(PC) Johnson v. Harrington et al, No. 1:2009cv00277 - Document 11 (E.D. Cal. 2011)

Court Description: FINDINGS and RECOMMENDATIONS Recommending Dismissal of Action, With Prejudice, For Failure to State a Claim 10 , signed by Magistrate Judge Sandra M. Snyder on 1/26/11: Objections to F&R due by 2/28/2011. (Hellings, J)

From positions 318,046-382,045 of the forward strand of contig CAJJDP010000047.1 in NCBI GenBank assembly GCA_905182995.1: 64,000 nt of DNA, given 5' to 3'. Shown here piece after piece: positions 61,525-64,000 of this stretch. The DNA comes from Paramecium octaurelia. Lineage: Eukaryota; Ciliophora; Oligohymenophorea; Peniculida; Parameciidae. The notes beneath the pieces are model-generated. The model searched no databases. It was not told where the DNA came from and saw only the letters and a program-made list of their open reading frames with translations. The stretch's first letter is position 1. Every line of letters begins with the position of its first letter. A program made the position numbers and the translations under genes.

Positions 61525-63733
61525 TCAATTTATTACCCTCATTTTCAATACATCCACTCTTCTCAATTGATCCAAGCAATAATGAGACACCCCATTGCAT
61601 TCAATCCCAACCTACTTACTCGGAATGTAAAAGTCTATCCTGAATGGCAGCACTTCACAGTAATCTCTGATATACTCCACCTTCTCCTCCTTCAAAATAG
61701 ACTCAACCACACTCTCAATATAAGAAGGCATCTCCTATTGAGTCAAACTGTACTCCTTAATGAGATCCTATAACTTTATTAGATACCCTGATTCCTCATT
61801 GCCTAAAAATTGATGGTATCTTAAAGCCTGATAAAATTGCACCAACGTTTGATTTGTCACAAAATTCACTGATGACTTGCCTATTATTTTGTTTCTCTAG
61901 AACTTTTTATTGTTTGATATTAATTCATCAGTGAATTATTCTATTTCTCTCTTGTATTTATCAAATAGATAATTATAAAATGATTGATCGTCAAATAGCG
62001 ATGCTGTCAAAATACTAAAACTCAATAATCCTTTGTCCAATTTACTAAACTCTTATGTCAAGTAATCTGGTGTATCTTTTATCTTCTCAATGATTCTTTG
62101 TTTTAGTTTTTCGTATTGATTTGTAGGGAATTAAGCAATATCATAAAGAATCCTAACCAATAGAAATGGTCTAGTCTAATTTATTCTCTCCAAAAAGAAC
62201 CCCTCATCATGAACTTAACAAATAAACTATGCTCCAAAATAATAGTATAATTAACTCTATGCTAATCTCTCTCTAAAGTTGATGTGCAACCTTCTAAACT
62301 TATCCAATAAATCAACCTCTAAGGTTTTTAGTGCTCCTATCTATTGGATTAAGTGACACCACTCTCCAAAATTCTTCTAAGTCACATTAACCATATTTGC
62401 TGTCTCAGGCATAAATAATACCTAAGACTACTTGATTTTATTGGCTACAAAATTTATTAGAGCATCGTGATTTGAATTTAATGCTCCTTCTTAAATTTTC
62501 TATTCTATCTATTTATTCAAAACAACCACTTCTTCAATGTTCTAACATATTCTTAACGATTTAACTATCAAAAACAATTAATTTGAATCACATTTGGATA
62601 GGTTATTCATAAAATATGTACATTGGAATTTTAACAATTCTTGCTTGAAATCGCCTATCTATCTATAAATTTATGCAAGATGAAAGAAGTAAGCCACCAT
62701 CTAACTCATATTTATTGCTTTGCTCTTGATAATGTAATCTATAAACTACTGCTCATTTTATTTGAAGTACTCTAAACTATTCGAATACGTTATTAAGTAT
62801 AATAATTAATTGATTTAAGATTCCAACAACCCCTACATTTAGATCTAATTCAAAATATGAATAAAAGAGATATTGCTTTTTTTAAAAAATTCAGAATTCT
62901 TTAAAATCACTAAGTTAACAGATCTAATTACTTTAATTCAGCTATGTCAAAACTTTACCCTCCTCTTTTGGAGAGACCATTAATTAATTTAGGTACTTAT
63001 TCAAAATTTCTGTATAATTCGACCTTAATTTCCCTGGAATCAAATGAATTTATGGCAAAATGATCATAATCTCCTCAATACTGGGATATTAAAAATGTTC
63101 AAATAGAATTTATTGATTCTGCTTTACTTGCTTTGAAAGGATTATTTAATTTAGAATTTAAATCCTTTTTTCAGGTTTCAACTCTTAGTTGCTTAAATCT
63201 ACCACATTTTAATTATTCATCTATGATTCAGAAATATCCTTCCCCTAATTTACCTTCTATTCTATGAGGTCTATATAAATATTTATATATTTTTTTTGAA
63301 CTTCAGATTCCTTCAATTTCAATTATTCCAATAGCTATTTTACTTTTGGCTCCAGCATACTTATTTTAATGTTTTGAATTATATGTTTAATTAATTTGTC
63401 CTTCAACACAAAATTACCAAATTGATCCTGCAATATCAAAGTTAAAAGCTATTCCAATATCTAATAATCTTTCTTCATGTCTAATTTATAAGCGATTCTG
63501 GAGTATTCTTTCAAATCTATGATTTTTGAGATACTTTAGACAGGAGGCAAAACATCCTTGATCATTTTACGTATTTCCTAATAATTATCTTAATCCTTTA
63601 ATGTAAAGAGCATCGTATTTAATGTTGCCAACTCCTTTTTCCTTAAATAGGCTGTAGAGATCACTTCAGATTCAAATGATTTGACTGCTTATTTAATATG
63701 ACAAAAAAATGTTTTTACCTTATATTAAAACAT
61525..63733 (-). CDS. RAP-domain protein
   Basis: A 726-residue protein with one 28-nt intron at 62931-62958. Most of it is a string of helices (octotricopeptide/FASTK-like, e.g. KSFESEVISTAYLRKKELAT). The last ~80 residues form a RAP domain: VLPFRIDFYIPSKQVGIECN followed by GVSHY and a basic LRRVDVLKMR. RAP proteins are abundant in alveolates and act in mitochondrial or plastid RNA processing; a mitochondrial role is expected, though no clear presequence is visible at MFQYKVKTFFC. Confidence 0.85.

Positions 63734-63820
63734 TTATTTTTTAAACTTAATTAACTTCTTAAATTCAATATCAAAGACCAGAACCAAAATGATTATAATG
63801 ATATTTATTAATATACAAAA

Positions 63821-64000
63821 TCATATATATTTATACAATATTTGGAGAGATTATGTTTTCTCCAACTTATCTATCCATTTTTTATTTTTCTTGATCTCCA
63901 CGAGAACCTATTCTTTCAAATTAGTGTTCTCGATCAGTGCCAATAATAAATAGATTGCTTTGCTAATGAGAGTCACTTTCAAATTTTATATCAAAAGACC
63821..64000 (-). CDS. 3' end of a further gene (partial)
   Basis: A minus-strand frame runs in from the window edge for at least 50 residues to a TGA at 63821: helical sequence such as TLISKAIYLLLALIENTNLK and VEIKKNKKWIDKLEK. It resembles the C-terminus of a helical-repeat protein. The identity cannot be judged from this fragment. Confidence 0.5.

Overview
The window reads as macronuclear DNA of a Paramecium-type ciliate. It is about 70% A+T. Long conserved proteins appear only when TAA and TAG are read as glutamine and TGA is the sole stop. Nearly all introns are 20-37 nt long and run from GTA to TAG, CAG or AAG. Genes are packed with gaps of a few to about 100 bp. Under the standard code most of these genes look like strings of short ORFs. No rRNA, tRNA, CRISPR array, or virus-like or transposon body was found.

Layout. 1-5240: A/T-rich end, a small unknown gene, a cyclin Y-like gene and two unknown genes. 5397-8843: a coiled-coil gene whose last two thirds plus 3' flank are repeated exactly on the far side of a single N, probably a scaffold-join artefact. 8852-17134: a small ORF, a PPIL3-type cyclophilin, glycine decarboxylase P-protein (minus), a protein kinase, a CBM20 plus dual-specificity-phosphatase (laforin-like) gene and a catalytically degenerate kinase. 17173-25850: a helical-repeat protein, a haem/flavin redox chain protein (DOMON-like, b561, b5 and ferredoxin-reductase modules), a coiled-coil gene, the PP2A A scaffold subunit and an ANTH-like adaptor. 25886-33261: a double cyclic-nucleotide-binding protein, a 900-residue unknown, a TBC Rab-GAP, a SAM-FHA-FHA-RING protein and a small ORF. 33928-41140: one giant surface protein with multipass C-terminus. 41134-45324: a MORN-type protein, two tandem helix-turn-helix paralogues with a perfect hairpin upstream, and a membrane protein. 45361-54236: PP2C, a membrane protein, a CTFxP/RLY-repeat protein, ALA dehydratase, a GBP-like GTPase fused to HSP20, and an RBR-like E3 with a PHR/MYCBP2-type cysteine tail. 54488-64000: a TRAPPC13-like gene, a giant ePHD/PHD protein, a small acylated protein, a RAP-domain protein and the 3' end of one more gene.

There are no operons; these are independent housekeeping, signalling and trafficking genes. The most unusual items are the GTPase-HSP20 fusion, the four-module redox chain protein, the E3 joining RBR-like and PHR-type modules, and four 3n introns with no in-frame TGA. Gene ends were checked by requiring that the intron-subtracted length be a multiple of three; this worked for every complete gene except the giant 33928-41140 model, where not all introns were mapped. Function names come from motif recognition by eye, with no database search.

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(PC) Johnson v. Harrington et al Doc. 11 1 2 3 4 5 6 UNITED STATES DISTRICT COURT 7 EASTERN DISTRICT OF CALIFORNIA 8 9 SHAWN PIERRE JOHNSON, 10 Plaintiff, 11 12 CASE NO. 1:09-cv-00277-LJO-SMS PC FINDINGS AND RECOMMENDATIONS RECOMMENDING DISMISSAL OF ACTION, WITH PREJUDICE, FOR FAILURE TO STATE A CLAIM v. K. HARRINGTON, et al., (Doc. 10) 13 Defendants. THIRTY-DAY OBJECTION PERIOD 14 / 15 Findings and Recommendations Following Screening of Second Amended Complaint 16 I. Screening Requirement 17 Plaintiff Shawn Pierre Johnson, a state prisoner proceeding pro se and in forma pauperis, 18 filed this civil rights action pursuant to 42 U.S.C. § 1983 on February 12, 2009. Pending before the 19 Court is Plaintiff’s second amended complaint, filed April 2, 2010.1 20 The Court is required to screen complaints brought by prisoners seeking relief against a 21 governmental entity or officer or employee of a governmental entity. 28 U.S.C. § 1915A(a). The 22 Court must dismiss a complaint or portion thereof if the prisoner has raised claims that are legally 23 “frivolous or malicious,” that fail to state a claim upon which relief may be granted, or that seek 24 monetary relief from a defendant who is immune from such relief. 28 U.S.C. § 1915A(b)(1),(2). 25 “Notwithstanding any filing fee, or any portion thereof, that may have been paid, the court shall 26 /// 27 28 1 Plaintiff amended his complaint twice, but this is the first screening review by the Court. 1 Dockets.Justia.com 1 dismiss the case at any time if the court determines that . . . the action or appeal . . . fails to state a 2 claim upon which relief may be granted.” 28 U.S.C. § 1915(e)(2)(B)(ii). 3 A complaint must contain “a short and plain statement of the claim showing that the pleader 4 is entitled to relief . . . .” Fed. R. Civ. P. 8(a)(2). Detailed factual allegations are not required, but 5 “[t]hreadbare recitals of the elements of a cause of action, supported by mere conclusory statements, 6 do not suffice,” Ashcroft v. Iqbal, 129 S.Ct. 1937, 1949 (2009) (citing Bell Atlantic Corp. v. 7 Twombly, 550 U.S. 544, 555, 127 S.Ct. 1955 (2007)), and courts “are not required to indulge 8 unwarranted inferences,” Doe I v. Wal-Mart Stores, Inc., 572 F.3d 677, 681 (9th Cir. 2009) (internal 9 quotation marks and citation omitted). While factual allegations are accepted as true, legal 10 conclusions are not. Iqbal, 129 S.Ct. at 1949. 11 Under section 1983, Plaintiff must demonstrate that each defendant personally participated 12 in the deprivation of his rights. Jones v. Williams, 297 F.3d 930, 934 (9th Cir. 2002). This requires 13 the presentation of factual allegations sufficient to state a plausible claim for relief. Iqbal, 129 S.Ct. 14 at 1949-50; Moss v. U.S. Secret Service, 572 F.3d 962, 969 (9th Cir. 2009). The mere possibility 15 of misconduct falls short of meeting this plausibility standard. Iqbal, 129 S.Ct. at 1949-50; Moss, 16 572 F.3d at 969. 17 II. Plaintiff’s Claims Summary of Facts2 18 A. 19 Plaintiff, an inmate at Kern Valley State Prison, alleges that Lieutenant M. R. Phillips, 20 Warden Mike Knowles, Captain R. Fisher, Jr., and Chief Deputy Warden C. J. Chrones violated his 21 rights under the First Amendment and the Eighth Amendment of the United States Constitution. 22 Plaintiff also alleges conspiracy claims under section 1983 and 42 U.S.C. §§ 1985(3) and 1986. 23 On July 14, 2006, Plaintiff’s hand was shut in his cell door by Correctional Officer B. Clark. 24 (Doc. 12, 2nd Amend. Comp., court record p. 4 ¶3.) Plaintiff filed an inmate appeal grieving the 25 incident. (Id., ¶4.) The appeal was denied at the second level of review on October 4, 2006, by 26 Defendant Knowles. (Id., ¶5; Exhibits, pp.38-39.) The response stated that Plaintiff told Defendant 27 28 2 In summarizing the facts, the Court relies on Plaintiff’s exhibits in addition to his allegations. 2 1 Phillips during an interview that he had been kicking his cell door because he was mad about 2 receiving a CDC 115 (rules violation) earlier in the day for masturbation. (Id.) Plaintiff alleges that 3 he was never interviewed by Defendant Phillips, and that the information regarding the sexual 4 misconduct was false and endangered his safety with the inmate population. 5 Officer Clark subsequently viewed the appeal response and stated that the incident as 6 described by Defendant Phillips never occurred. Officer Clark contacted Defendant Phillips and 7 Cranmer, a correctional counselor, and informed them of the error. Cranmer spoke with B. 8 Gricewich, an appeals coordinator, about the error, but they declined to correct the error, informing 9 Plaintiff that the appeal was a legal document. 10 Plaintiff filed another appeal grieving Defendant Phillips’ false statement. (Id., Exs., pp. 30- 11 32.) On February 2, 2007, Defendant Chrones addressed that appeal at the second level of review 12 and denied Plaintiff’s request to have the information removed from his record.3 (Id., Exs., pp. 33- 13 34.) The response acknowledged that an administrative error occurred and explained that Defendant 14 Phillips’ response pertained to an appeal filed by another inmate and it was inadvertently attached 15 to Plaintiff’s inmate appeal. (Id.) Plaintiff’s request was denied on the ground that inmate appeal 16 forms are legal documents and cannot be removed from inmates’ central files. (Id.) The earlier 17 appeal against Officer Clark for closing Plaintiff’s hand in his cell door was reassigned for review 18 and response. (Id.) 19 Plaintiff alleges that Defendant Phillips retaliated against him for using the inmate appeals 20 process by making false statements that he interviewed Plaintiff and that Plaintiff told him he was 21 mad about receiving a rules violation report for masturbation. Plaintiff alleges that Defendants 22 Phillips, Knowles, Fisher, and Chrones were involved in a conspiracy to violate his rights and 23 endanger his safety. 24 B. 25 “Within the prison context, a viable claim of First Amendment retaliation entails five basic 26 elements: (1) An assertion that a state actor took some adverse action against an inmate (2) because First Amendment Retaliation Claim 27 28 3 Defendant Fisher interviewed Plaintiff for that appeal. 3 1 of (3) that prisoner’s protected conduct, and that such action (4) chilled the inmate’s exercise of his 2 First Amendment rights, and (5) the action did not reasonably advance a legitimate correctional 3 goal.” Rhodes v. Robinson, 408 F.3d 559, 567-68 (9th Cir. 2005). Retaliation against a prisoner’s 4 First Amendment right to file a prison grievance may support a claim under section 1983. Bruce v. 5 Ylst, 351 F.3d 1283, 1288 (9th Cir. 2003). 6 Although Plaintiff asserts that Defendant Phillips made false statements in retaliation against 7 him for filing an inmate appeal, there are no specific facts supporting that conclusion and Plaintiff’s 8 exhibits evidence nothing more than an administrative error. Plaintiff’s hand was shut in his cell 9 door and he appealed the incident. The second level appeal response at issue addresses a “living 10 conditions” appeal in which the appellant repeatedly kicked his cell door, which led Officer Palombo 11 to pepper spray the appellant. (Exs., pp. 33-34.) The appellant claimed that excessive force was 12 used against him, and he sought placement of the appeal in Palombo’s file and disciplinary action 13 against Palombo. (Id.) Defendant Phillips interviewed the appellant and the appellant explained he 14 had been kicking his cell door because he was mad about having been issued a CDC 115 for 15 masturbation. (Id.) 16 Defendant Chrones addressed Plaintiff’s subsequent appeal complaining about the false 17 information. (Id.) Prison officials determined that an administrative error had occurred and the 18 written response to Plaintiff’s earlier appeal belonged with an appeal submitted by another inmate. 19 (Id.) However, Defendant Chrones declined to remove the erroneous appeal from Plaintiff’s central 20 file because it was a legal document.4 (Id.) 21 Although Plaintiff focuses on the section of the response in which it is represented that he 22 was interviewed and he told the interviewer he was mad about a rules violation report for 23 masturbation, it is plain that the entire second level response relates to a grievance about being 24 pepper sprayed for kicking a cell door and not to Plaintiff’s grievance about having his hand shut in 25 /// 26 27 28 4 The third level response from the Inmate Appeals Branch in Sacramento states that the institution represented that an amended response to Plaintiff’s appeal regarding his hand being shut in the cell door was in the process of being prepared, reviewed, and signed, and a copy would be placed in Plaintiff’s central file. (Exs., pp. 2829.) 4 1 his cell door. As such, there is simply no support for Plaintiff’s claim that Defendant Phillips made 2 up information in order to retaliate against Plaintiff for using the inmate appeals process. 3 Plaintiff’s claim that Defendants conspired to retaliate against him also fails. Conspiracy 4 under section 1983 requires a showing of an agreement or a meeting of the minds to violate 5 Plaintiff’s constitutional rights, and an actual deprivation of those constitutional rights. Avalos v. 6 Baca, 596 F.3d 583, 592 (9th Cir. 2010); Franklin v. Fox, 312 F.3d 423, 441 (9th Cir. 2001). 7 Plaintiff’s conclusory allegations of a conspiracy between Defendants are not sufficient to support 8 a claim, and further, there is no underlying claim for retaliation upon which to base the conspiracy 9 claim. Iqbal, 129 S.Ct. at 1949-50; Avalos, 596 F.3d at 592. 10 C. 11 Plaintiff contends that the false accusation of masturbation in the appeal response caused a 12 threat to his safety, in violation of the Eighth Amendment, which protects prisoners from inhumane 13 conditions of confinement. Foster v. Runnels, 554 F.3d 807, 812 (9th Cir. 2009); Morgan v. 14 Morgensen, 465 F.3d 1041, 1045 (9th Cir. 2006). Extreme deprivations are required to make out 15 a conditions of confinement claim, and only those deprivations denying the minimal civilized 16 measure of life’s necessities are sufficiently grave to form the basis of an Eighth Amendment 17 violation. Hudson v. McMillian, 503 U.S. 1, 9, 112 S.Ct. 995 (1992) (citations and quotations 18 omitted). In order to state a claim for violation of the Eighth Amendment, the plaintiff must allege 19 facts sufficient to support a claim that prison officials knew of and disregarded a substantial risk of 20 serious harm to the plaintiff. Farmer v. Brennan, 511 U.S. 825, 847, 114 S.Ct. 1970 (1994); Foster, 21 554 F.3d at 812. Eighth Amendment Failure-to-Protect Claim 22 It is questionable that referencing the issuance of a rules violation report for masturbation in 23 the course of addressing an administrative appeal could constitute an objectively serious deprivation 24 upon which an Eighth Amendment claim may be based. Regardless, there is no support for the claim 25 that Defendants knew of and disregarded an excessive risk of harm to Plaintiff’s safety. Other than 26 Plaintiff’s conclusory allegation of Defendant Phillips’ motivation, which is contradicted by the 27 exhibits, there is no indication that Defendants intended to harm Plaintiff or that they turned a blind 28 eye to a substantial risk of harm. 5 1 Further, although Plaintiff alleges that he fears for his life because inmate Ray Ford circulated 2 copies of the appeal to the inmate population, it was Plaintiff who gave Ford the appeal and Ford 3 who initiated circulation of the information. (2nd Amend. Comp., p. 7.) Blame for Plaintiff’s 4 decision to disclose the documents to Ford or for Ford’s decision to broadcast the issue to other 5 inmates, as ill-conceived as they may have been in hindsight, may not be transferred onto 6 Defendants. 7 D. 8 In addition to alleging a conspiracy to retaliate against him under section 1983, Plaintiff 9 alleges violations of section 1985(3) and section 1986. A section 1985(3) requires “four elements: 10 (1) a conspiracy; (2) for the purpose of depriving, either directly or indirectly, any person or class 11 of persons of the equal protection of the laws, or of equal privileges and immunities under the laws; 12 and (3) an act in furtherance of this conspiracy; (4) whereby a person is either injured in his person 13 or property or deprived of any right or privilege of a citizen of the United States.” Sever v. Alaska 14 Pulp Corp., 978 F.2d 1529, 1536 (9th Cir. 1992) (citation omitted). A racial, or perhaps otherwise 15 class-based, invidiously discriminatory animus is an indispensable element of a section 1985(3) 16 claim. Sprewell v. Golden State Warriors, 266 F.3d 979, 989 (9th Cir. 2001) (quotations and citation 17 omitted). “Section 1986 authorizes a remedy against state actors who have negligently failed to 18 prevent a conspiracy that would be actionable under § 1985.” Cerrato v. San Francisco Cmty. Coll. 19 Dist., 26 F.3d 968, 971 n.7 (9th Cir. 1994). 20 Section 1985 and 1986 Claims Plaintiff’s second amended complaint is devoid of any support for the existence of a section 21 1985(3) claim or a section 1986 claim. 22 III. Conclusion and Recommendation 23 Plaintiff’s second amended complaint fails to state any claims upon which relief may be 24 granted under section 1983, 1985(3), or 1986. The deficiencies at issue are not capable of being 25 cured through amendment and therefore, the Court RECOMMENDS this action be DISMISSED, 26 with prejudice, for failure to state a claim. 27 These Findings and Recommendations will be submitted to the United States District Judge 28 assigned to the case, pursuant to the provisions of Title 28 U.S.C. § 636(b)(l). Within thirty (30) 6 1 days after being served with these Findings and Recommendations, Plaintiff may file written 2 objections with the Court. The document should be captioned “Objections to Magistrate Judge’s 3 Findings and Recommendations.” Plaintiff is advised that failure to file objections within the 4 specified time may waive the right to appeal the District Court’s order. Martinez v. Ylst, 951 F.2d 5 1153 (9th Cir. 1991). 6 7 IT IS SO ORDERED. 8 Dated: icido3 January 26, 2011 /s/ Sandra M. Snyder UNITED STATES MAGISTRATE JUDGE 9 10 11 12 13 14 15 16 17 18 19 20 21 22 23 24 25 26 27 28 7